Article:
Theo Holroyd loves nothing more than coding. But being blind stopped him until he got his hands on some new technology. Innovative pods hook together to trigger commands and create computer programs.
“Sadly, I wasn’t able to do any coding before this came along because what was happening was the class were doing Scratch and I wasn’t able to join in,” Holroyd said.
Most students learn on Scratch, a visual program which involves dragging colored blocks of code around a computer screen and then watching an animation.
The invention of Code Jumper allows Holroyd and his friend, Ollie Gerety, to play and learn together.
“It really helps visually impaired people to code,” Gerety said.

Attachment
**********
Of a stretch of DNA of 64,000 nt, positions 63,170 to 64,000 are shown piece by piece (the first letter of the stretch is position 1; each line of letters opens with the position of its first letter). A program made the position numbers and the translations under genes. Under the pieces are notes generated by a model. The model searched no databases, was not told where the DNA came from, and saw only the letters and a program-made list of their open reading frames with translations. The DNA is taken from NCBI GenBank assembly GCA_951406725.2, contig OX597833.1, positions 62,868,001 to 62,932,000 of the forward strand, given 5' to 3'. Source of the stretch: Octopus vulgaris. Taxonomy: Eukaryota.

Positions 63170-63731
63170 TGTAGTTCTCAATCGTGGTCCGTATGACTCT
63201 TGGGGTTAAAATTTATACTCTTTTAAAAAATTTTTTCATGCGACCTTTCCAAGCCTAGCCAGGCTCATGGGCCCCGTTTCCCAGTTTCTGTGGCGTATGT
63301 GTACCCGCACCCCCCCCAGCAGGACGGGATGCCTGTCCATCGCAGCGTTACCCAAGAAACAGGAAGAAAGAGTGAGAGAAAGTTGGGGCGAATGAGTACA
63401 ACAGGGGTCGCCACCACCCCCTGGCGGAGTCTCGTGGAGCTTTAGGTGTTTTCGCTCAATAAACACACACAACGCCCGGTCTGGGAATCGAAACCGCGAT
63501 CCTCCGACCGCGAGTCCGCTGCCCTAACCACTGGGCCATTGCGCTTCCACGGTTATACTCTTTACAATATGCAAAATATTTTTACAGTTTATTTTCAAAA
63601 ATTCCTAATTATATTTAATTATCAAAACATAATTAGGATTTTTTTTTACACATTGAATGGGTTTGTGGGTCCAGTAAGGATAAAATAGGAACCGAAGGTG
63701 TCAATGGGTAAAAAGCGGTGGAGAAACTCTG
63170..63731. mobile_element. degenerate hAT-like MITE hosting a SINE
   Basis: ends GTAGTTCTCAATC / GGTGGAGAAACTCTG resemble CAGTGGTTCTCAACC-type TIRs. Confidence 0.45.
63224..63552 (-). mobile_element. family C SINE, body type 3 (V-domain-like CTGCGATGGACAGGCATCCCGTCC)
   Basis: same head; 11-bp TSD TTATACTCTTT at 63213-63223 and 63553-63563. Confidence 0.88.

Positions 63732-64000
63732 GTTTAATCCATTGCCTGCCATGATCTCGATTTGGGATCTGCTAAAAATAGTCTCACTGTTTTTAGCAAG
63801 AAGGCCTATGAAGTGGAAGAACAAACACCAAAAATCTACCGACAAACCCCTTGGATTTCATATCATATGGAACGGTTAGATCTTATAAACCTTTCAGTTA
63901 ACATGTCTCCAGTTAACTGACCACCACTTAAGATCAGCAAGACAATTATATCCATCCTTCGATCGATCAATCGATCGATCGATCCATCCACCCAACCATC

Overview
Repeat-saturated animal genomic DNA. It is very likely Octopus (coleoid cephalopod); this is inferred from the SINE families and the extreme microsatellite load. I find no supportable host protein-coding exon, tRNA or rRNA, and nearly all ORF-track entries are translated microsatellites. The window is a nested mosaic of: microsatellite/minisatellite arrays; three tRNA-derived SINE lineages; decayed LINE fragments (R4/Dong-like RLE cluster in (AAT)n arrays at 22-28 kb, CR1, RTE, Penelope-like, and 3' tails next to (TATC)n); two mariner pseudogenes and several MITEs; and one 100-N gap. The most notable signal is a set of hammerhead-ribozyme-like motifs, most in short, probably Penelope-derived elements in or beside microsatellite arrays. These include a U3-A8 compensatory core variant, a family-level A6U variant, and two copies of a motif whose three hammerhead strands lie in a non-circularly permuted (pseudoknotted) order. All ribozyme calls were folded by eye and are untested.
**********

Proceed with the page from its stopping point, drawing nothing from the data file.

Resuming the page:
The Microsoft researcher who helped develop the technology has a personal connection to the project. Cecily Morrison’s son, Ronan, was born blind. She wanted to create something modern that combined music with a physical coding language.
“Each of these is a single line of code; it’s one statement in your program. And children connect these pods together to create multiple lines of code in their programs, and then they can run their code and understand how their code is working,” Morrison explained.
Code Jumper took four years to develop and is now coming out of testing and into the real world, allowing more friends to share their passion for coding.
Through a partnership with the American Printing House for the Blind, Microsoft plans to deliver the Code Jumper technology to schools in the U.S., Britain, Canada and Australia this year.